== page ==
11 will ultimately ensure a coordinated Emergency Response by the Australian sugar industry in case of a sudden pest incursion. Acknowledgments We thank Lilik Putra and Trikuntari Dianpratiwi (Indonesian Sugar Research Institute) for help with field work and Dr Peter Allsopp for providing helpful comments on this manuscript. Drs Rob Magarey and Peter Samson are thanked for assisting with data collecting and recording. This work would not have been possible without the funding received from the Australian Centre of International Agricultural Research (ACIAR) and BSES Limited. REFERENCES Arora, GS (2000) Studies on some Indian pyralid species. Records of the Zoological Survey of India 181, Betbeder-Matibet M, Malinge P (1968) Un succès de la lutte biologique: contrôl de Proceras sacchariphagus Boj. (borer ponctue) de la canne à sucre à madagascar par un parasite introduït: Apanteles flavipes Cam. Agronomie Tropicale 22, Bleszynski S (1970) A revision of the world species of Chilo Zincken (Lepidoptera: Pyralidae). Bulletin of the British Museum (Natural History) Entomology 25, Butani DK (1972) Parasites and predators recorded on insect pests of sugarcane in India. Indian Sugar 22, Cheng WY, Wang ZT (1997) Occurrence of different dead hearts in the springplanted cane fields. Report of the Taiwan Sugar Research Institute 157, Chundurwar RD (1989) Sorghum stem borers in India and Southeast Asia. International Workshop on Sorghum Stemborers, ICRISAT, India. pp David H, Easwaramoorthy S, Jayanthi R (1991) Integrated pest management in sugarcane with special emphasis on biological control. Sugarcane Breeding Institute, Coimbatore, India. FitzGibbon F, Allsopp PG, De Barro PJ (1998) Sugarcane exotic pests pest risk analysis database. CD Bureau of Sugar Experiment Stations, Brisbane. FitzGibbon F, Allsopp PG, De Barro PJ (1999) Final report SRDC project BSS175 Risk to the Australian sugar industry from exotic pests. SD Bureau of Sugar Experiment Stations, Brisbane. Harris KM (1962) Lepidopterous stem borers of cereals in Nigeria. Bulletin of Entomological Research 53, Hattori I, Siwi SS (1986) Rice stem borers in Indonesia. Japan Agricultural Research Quarterly 20, Husain M, Begum N (1985) Seasonal stem borer (SB) population fluctuations in Mymensingh, Bangladesh. International Rice Research Newsletter 10, 22. Kalshoven LGE (1981) Pest of Crops in Indonesia. P.T. Ichtiar Baru-van Hoeve, Jakarta. Lange CL, Scott KD, Graham GC, Sallam MN, Allsopp PG (2004) Sugarcane moth borers (Lepidoptera: Noctuidae and Pyraloidea): Phylogenetics constructed 191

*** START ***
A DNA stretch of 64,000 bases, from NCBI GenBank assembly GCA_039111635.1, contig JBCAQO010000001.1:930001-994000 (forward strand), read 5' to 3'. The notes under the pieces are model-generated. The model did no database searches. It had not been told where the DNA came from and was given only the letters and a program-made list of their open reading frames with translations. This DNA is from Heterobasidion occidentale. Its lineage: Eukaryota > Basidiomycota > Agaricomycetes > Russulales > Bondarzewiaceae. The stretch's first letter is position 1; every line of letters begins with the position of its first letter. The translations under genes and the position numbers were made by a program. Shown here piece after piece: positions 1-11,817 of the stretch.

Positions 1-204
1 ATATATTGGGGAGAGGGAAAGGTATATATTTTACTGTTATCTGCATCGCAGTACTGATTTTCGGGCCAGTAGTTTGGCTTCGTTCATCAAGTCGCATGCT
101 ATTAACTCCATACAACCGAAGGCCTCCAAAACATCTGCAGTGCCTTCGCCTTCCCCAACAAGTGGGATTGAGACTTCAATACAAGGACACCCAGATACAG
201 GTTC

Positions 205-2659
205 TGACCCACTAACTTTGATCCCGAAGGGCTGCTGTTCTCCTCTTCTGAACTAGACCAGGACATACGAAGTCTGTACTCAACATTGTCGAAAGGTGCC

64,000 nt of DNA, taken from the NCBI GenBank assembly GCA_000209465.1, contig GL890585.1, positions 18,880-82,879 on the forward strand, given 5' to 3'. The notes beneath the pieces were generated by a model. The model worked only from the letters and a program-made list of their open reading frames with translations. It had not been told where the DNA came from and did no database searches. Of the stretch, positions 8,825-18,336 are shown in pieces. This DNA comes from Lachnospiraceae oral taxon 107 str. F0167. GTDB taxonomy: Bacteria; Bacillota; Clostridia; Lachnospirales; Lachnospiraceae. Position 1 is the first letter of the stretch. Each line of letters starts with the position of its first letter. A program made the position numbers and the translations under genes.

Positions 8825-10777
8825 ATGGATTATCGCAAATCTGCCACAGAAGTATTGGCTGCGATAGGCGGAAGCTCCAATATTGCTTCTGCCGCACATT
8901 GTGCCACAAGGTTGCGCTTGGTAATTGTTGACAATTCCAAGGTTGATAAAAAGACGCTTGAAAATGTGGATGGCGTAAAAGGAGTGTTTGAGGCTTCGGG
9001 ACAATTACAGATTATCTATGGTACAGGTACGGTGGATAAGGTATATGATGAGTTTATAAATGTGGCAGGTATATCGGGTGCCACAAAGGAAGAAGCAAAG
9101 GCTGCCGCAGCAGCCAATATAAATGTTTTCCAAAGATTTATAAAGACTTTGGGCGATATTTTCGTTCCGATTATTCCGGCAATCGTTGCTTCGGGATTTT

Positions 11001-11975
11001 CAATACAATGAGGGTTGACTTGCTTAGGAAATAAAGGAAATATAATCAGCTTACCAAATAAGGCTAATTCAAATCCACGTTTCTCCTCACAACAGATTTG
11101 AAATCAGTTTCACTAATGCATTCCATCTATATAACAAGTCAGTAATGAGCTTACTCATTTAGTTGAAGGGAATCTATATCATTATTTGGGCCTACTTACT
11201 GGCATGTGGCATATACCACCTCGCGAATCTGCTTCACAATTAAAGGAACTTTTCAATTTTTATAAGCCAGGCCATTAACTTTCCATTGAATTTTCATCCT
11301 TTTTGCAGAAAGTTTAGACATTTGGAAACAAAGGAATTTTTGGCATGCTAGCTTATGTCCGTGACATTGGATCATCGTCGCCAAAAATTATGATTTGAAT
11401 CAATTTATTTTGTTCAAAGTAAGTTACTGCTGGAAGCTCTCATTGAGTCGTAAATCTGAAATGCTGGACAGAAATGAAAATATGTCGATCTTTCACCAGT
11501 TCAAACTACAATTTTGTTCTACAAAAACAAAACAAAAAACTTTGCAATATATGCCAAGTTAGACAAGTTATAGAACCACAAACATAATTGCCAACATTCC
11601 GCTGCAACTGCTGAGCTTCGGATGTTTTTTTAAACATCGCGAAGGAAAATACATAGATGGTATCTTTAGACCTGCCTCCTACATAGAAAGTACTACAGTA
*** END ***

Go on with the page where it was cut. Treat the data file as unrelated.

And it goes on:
12 using COII and 16S mitochondrial partial gene sequences. Bulletin of Entomological Research 94, Legaspi JC, Legaspi Jr BC, King EG, Saldaña RR. (1997) Mexican rice borer, Eoreuma loftini (Lepidoptera: Pyralidae) in the lower Rio Grande valley of Texas its history and control. Subtropical Plant Science 49, Magarey RC, Kristini A, Sallam N, Samson PR, Achadian E, McGuire PG, Goebel R, Lonie Kj (2010) IPM strategies for pest and disease control in Indonesia: Project overview and outcomes from recent ACIAR-funded research. Proceedings of the Australian Society of Sugar Cane Technologists 32, (These Proceedings). Mallik S, Kundu C, Mandal BK, Chatterjee SD, Sen SN, Maiti PK, Bose S (2003) Bhudeb, a new variety for the rainfed lowland ecosystem in eastern India. International Rice Research Notes 28, Meng XB, Chen Q, Lu SC, Chen YN, Liu ZT, Ma XQ (1997) Techniques for forecasting the occurrence of Taiwan rice stem borer. Acta Phytophylacica Sinica 24, Mohyuddin AI (1991) Utilisation of natural enemies for the control of insect pests of sugar-cane. Insect Science and its Application 12, 1 3, Nair MR (1958) The biology and control of a rice stalk borer, Proceras polychrysa Meyrick (Lepidoptera, Pyralidae) from Kerala. Indian Journal of Entomology 20, Neupane FP (1990) Status and control of Chilo spp. on cereal crops in southern Asia. Insect Science and its Application 11, Nigam H (1984) Record of Apanteles ruficrus Hal. (Hymenoptera: Braconidae) as a new larval parasite of sugarcane stalk borer Chilo auricilius Dudg. Indian Journal of Entomology 46, 363. Sallam N, Allsopp PG (2008a) Chilo Spp Incursion Management Plan, Version 2, (http://www.bses.org.au/incumanaplan/mn08001.pdf). MN BSES, Indooroopilly. Sallam N, Allsopp PG (2008b) Scirpophaga Spp Incursion Management Plan, Version 2, (http://www.bses.org.au/incumanaplan/mn08004.pdf) MN BSES, Indooroopilly. SAS (2003) SAS Institute Incorporation. Cary, NC, USA. Suhartawan (1998) Resistance of sugarcane varieties toward sugarcane moth borer. Berita Pusat Penelitian Perkebunan Gula Indonesia 23, Tanwar RK, Varma A (1996) Rearing, biology and storage of Indonesian strain of Cotesia flavipes (Cameron) using sugarcane stalk borer Chilo auricilius Dudgeon as a host. Journal of Biological Control 10, Williams JR (1978) An annotated check list of the invertebrates (insects, mites, nematodes) of sugarcane in Mauritius. Occasional Paper No. 31. Mauritius Sugar Industry Research Institute, 22pp. Williams JR (1983) The sugar cane stem borer (Chilo sacchariphagus) in Mauritius. Revue Agricole et Sucriere de l'lle Maurice 62,